Wednesday, April 9, 2014

Closing Reception and Open House
April 19, 2014 4-7 pm
Not an Exit Gallery at Bread and Salt
1955 Julian Avenue, San Diego 92113

Tuesday, March 25, 2014

FIG Artist Terrilyn Quick's Uterus Flag Project at CSUSM

FIG artist Terrilyn Quick's Uterus Flag Project is currently on view on the 3rd floor of the Kellogg Library at California State University, San Marcos, through May 20.


Integrating the power of art and the ideals of feminism, The Uterus Flag Project highlights craftivism as an alternative way of giving voice to social justice. The installation is the result of a collaborative social-practice art project, empowering participants to work with fiber arts to alter consciousness about women’s health concerns.



The Uterus Flag Project encourages the viewer to interact, participate, and contemplate their views about our medical system. If you are interested in participating in the project, there is more information on Terrilyn's blog.

Sunday, March 23, 2014

FIG Artists Participate in Labor-Migrant-Gulf

Several FIG artists are participating in the exhibit Labor-Migrant-Gulf at Southwestern College in Chula Vista, California, which closes April 10.


FIG artists include Jennifer Bennett, Daphne Hill, Anna Stump, Prudence Horne, Bhavna Mehta, Kim Niehans, Ginger Rosser, and Anna Zappoli.

Labor-Migrant-Gulf is a group art exhibit coproduced by Southwestern College and Protea Gallery in San Diego. This exhibit coordinates with Gulf Labor Coalition based in New York City, whose commitment is to bring awareness to the migrant working poor in the Persian/Arabian Gulf and throughout the world.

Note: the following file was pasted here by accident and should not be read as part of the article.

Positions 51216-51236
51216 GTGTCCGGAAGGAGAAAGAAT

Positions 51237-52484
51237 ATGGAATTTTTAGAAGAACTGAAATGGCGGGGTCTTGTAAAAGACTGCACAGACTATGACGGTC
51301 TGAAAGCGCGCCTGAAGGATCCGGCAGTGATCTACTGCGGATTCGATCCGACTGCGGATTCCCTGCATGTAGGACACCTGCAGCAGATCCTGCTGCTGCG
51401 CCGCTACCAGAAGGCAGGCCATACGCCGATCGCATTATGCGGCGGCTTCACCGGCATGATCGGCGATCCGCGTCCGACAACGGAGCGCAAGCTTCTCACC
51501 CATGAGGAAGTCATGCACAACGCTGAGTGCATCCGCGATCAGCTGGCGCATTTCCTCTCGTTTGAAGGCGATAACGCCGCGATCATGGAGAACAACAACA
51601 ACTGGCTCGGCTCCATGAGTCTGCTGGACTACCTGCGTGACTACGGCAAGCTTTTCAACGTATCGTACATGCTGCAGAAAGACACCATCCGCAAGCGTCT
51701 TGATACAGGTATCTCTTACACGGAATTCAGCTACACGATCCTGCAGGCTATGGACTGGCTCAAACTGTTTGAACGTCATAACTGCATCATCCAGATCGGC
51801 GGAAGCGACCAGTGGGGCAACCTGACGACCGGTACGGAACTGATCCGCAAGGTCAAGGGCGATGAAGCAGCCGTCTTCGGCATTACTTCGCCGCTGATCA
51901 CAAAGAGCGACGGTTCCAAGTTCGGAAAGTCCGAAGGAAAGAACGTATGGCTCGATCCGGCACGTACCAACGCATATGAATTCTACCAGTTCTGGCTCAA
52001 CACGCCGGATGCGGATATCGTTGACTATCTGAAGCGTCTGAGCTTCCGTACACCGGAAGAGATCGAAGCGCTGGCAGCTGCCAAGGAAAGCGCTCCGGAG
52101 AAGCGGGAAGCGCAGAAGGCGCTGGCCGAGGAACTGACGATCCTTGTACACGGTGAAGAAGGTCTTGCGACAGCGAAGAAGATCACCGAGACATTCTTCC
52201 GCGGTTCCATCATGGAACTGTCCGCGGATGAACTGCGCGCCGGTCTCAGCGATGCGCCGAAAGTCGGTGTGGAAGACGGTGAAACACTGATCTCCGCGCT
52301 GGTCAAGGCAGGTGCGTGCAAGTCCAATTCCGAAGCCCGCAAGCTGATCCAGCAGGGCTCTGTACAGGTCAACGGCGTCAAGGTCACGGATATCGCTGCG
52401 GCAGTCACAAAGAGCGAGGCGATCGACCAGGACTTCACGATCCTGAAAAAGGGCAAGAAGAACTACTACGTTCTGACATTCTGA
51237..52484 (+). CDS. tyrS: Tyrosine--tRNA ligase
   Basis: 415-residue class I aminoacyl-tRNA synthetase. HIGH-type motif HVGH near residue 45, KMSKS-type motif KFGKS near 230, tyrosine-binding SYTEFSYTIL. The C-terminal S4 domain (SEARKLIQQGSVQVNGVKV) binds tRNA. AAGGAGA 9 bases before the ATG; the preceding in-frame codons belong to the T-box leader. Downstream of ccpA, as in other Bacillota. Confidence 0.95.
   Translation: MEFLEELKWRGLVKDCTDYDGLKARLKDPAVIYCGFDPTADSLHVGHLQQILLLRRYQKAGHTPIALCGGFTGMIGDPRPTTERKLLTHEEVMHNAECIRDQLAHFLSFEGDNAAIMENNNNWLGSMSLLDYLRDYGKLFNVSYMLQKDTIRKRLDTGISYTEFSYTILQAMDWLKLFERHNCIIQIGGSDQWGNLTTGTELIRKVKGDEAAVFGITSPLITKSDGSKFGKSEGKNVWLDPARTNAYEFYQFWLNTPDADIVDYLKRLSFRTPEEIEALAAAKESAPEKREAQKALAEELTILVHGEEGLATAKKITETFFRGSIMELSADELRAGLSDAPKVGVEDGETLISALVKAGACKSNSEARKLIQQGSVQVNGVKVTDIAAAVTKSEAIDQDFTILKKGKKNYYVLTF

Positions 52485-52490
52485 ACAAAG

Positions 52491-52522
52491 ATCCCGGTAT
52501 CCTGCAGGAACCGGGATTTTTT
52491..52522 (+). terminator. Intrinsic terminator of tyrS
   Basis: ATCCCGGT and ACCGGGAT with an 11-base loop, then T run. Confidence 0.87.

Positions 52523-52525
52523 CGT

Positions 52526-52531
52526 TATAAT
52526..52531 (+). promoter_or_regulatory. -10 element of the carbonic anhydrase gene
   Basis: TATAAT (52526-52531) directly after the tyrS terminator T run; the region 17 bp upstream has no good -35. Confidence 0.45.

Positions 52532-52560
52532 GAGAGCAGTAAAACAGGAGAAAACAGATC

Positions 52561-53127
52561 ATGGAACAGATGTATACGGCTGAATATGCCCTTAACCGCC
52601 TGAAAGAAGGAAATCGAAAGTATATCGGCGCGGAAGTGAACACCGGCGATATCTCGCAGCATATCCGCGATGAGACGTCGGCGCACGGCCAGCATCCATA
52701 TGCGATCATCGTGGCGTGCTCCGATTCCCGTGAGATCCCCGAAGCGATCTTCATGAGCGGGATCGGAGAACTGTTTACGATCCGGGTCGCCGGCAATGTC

Gulf Labor, based in New York City, is a coalition of artists and activists who have been working since 2011 to highlight the coercive recruitment and deplorable living and working conditions of migrant laborers in Abu Dhabi's Saadiyat Island (Island of Happiness). Their campaign focuses on the workers who are building the Guggenheim Abu Dhabi, Louvre Abu Dhabi, and the Sheikh Zayed National Museum (in collaboration with the British Museum).

52 Weeks is a one-year campaign that started in October 2013. Artists, writers, and activists from different cities and countries were invited to contribute a work, a text, or action each week that relates to or highlights the unjust living and working conditions of migrant laborers building cultural institutions in Abu Dhabi. The group exhibit, based in Southern California - San Diego County, "Labor Migrant Gulf" is part of the “52 Weeks” campaign assigned to weeks 21 – 25. To learn more visit: http://www.gulflabor.org.

Doris Bittar, curator for the show, writes that Labor-Migrant-Gulf explores migrant workers' struggles throughout the world with pointed emphasis on workers from Central and Southeast Asia who work in the Arabian/Persian Gulf, Mexican workers on the US-Mexican border, and California’s migrant history. The exhibit at Southwestern College in Southern California joins artists from around the world to bring awareness to the human struggles of the world’s poorest laborers. A sub-theme is the artist’s identification with migrant laborers. Perhaps the artist may be one or two rungs above the world’s poorest labor pools. The exhibit was organized in two parts: One part is a traditional group exhibit of about a dozen artists. The other part is collective wall of pieces made up of art from about 50 artists to form the shape of large boteh or paisley designs. The boteh/paisley is a significant ornamental design that has religious, historical, colonial, counter culture, and labor meaning and inferences. With the boteh/paisley designs, the artists honor Asian migrants that precipitated and inspired this art exhibit.